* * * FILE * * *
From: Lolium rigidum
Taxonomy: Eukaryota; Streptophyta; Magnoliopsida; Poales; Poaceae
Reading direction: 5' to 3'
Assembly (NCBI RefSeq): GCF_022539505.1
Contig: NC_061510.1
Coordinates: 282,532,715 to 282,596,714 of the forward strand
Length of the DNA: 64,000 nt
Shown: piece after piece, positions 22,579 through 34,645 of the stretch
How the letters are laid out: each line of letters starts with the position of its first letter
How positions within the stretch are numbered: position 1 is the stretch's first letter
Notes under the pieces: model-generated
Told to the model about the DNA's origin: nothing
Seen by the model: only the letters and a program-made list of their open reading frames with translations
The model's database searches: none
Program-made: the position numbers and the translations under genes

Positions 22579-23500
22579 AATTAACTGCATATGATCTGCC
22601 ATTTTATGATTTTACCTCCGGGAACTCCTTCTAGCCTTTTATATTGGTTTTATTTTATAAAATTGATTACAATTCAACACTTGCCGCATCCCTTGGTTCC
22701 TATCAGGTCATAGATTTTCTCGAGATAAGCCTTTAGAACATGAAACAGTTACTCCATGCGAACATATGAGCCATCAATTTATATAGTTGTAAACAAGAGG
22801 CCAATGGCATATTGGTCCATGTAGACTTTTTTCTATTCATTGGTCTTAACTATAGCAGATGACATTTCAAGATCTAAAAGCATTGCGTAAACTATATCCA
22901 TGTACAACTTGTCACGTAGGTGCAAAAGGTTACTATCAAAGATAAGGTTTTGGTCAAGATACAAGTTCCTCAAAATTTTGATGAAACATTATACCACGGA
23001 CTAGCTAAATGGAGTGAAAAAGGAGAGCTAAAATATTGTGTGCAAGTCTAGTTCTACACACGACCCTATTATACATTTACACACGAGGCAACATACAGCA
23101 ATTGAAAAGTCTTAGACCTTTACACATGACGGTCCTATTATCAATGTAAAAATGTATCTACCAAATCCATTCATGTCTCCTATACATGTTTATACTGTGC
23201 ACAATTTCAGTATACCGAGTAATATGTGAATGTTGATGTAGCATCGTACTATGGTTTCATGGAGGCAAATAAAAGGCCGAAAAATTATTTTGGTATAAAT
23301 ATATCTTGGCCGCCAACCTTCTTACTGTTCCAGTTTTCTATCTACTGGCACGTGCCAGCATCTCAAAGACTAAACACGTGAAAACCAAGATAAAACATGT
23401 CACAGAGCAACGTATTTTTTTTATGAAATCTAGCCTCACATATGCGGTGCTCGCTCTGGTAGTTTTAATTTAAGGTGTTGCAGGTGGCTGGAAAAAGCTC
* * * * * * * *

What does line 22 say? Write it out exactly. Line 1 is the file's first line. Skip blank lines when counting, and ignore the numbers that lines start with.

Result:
23001 CTAGCTAAATGGAGTGAAAAAGGAGAGCTAAAATATTGTGTGCAAGTCTAGTTCTACACACGACCCTATTATACATTTACACACGAGGCAACATACAGCA